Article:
In 1909, workers at the Al-Asir shipyard in Minafi Aleasifa went on strike after a crane collapsed and crushed twenty-six workers. Al-Hammoud ordered the police to put down the strike. Unfortunately, a large number of the workers were veterans, and they held off the police. Even more unfortunately, the crane in question had been putting the finishing touches on the MRS Maqabi, Mevraq's first dreadnought-type battleship, which the striking workers rushed to launch. After a police barricade was destroyed by naval bombardment, Al-Hammoud ordered the navy to sink the Maqabi. The cruisers and torpedo boats stationed at Minafi Aleasifa could probably have defeated the battleship, but Al-Hammoud's propaganda had created the image of the Maqabi as invincible. Believing that they were being ordered to their deaths, the ships' crews mutinied. The Mevraqi Revolution had begun.
A revolution in Mevraq would depend on control of the seas. Al-Hammoud assembled what remained of his navy at Al-Sakhra, ready to move on Minafi Aleasifa. However, that took precious time, enough for the revolutionaries to organize themselves under the command of Admiral Nataniel Kahlon (a senior-grade lieutenant who had led the mutiny on the cruiser Emunah) and General Moshe Steinberg (the head of the shipyard workers' union and a veteran of the Soroyan War). The regime forces succeeded in badly damaging the Maqabi and sinking the Emunah, but took heavy casualties of their own. Worse, the fleet returned to discover that an uprising had broken out in Al-Sakhra in support of the revolution. The uprising had been put down, but not before they'd been able to wreck Al-Sakhra's own shipyards, crippling the regime's ability to repair its ships. Minafi Aleasifa had been the primary shipyard of Mevraq literally since its founding, and now most of the nation's naval infrastructure was in the hands of the revolutionaries.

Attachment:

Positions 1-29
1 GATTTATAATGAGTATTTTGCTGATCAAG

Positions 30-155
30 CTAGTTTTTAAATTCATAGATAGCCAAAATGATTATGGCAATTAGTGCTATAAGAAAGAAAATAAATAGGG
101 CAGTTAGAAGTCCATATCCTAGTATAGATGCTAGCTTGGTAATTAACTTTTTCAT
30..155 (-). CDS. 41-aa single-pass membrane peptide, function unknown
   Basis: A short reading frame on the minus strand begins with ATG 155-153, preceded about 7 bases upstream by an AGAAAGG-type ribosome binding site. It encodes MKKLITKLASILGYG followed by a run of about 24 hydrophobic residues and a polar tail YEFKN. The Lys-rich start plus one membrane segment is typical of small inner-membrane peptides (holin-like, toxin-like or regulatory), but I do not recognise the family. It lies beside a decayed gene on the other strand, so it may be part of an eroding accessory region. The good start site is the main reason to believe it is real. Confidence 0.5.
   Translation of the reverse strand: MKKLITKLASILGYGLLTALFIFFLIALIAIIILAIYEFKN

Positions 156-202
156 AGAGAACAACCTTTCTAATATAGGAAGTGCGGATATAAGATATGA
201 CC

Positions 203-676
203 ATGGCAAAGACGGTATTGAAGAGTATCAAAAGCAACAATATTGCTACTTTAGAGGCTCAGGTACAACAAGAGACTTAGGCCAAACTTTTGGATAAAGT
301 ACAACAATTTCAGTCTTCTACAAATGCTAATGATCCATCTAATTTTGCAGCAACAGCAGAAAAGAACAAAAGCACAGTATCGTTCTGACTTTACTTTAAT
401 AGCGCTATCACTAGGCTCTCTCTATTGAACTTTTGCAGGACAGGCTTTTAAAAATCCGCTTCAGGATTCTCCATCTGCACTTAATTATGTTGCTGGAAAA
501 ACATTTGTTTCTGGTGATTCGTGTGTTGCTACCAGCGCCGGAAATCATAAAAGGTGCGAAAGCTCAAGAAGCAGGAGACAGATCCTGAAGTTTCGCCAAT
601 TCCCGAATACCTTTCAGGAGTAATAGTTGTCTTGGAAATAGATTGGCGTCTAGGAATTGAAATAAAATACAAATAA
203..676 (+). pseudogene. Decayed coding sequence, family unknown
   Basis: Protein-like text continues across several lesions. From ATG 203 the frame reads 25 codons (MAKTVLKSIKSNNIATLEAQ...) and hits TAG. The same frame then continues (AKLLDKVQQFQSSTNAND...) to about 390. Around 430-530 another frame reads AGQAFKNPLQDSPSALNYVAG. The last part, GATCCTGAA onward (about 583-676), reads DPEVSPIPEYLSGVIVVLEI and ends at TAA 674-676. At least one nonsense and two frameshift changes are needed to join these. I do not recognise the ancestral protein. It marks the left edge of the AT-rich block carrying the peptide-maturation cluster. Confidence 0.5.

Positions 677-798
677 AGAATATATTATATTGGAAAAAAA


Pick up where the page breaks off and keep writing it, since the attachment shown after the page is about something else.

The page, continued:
Four months later, Admiral Kahlon oversaw the storming of Al-Sakhra. The fighting was brutal, and much of the city was destroyed. Afterwards, Al-Hammoud was executed, the capital was moved to Minafi Aleasifa, and General Steinberg became the first Premier of the Workers' Republic of Mevraq.
The first years of the Workers' Republic were unstable. The organized labor movement which had carried the revolution also provided it with its first cadre of leaders. However, they had little experience with actual governance, having been completely excluded from politics. They were soon riven by doctrinal disputes, particularly between the anarchists (led by Steinberg) and the centralists (led by Kahlon).
At first, the personal friendship between Steinberg and Kahlon kept things cool. However, after Steinberg died in 1926, he was succeeded by Yusuf Abrabanel, who proved far less amenable. His extreme positions led to Kahlon usurping the Premiership in 1931. Premier Kahlon centralized the Mevraqi state, establishing the system of Commissariats that make up the Central Committee to this day. He is generally well-regarded by historians as a would-be benevolent dictator, creating a powerful central government but not actually oppressing anyone (aside from counter-revolutionaries and the remnants of the New Fire movement). However, his successor was cut from a different cloth.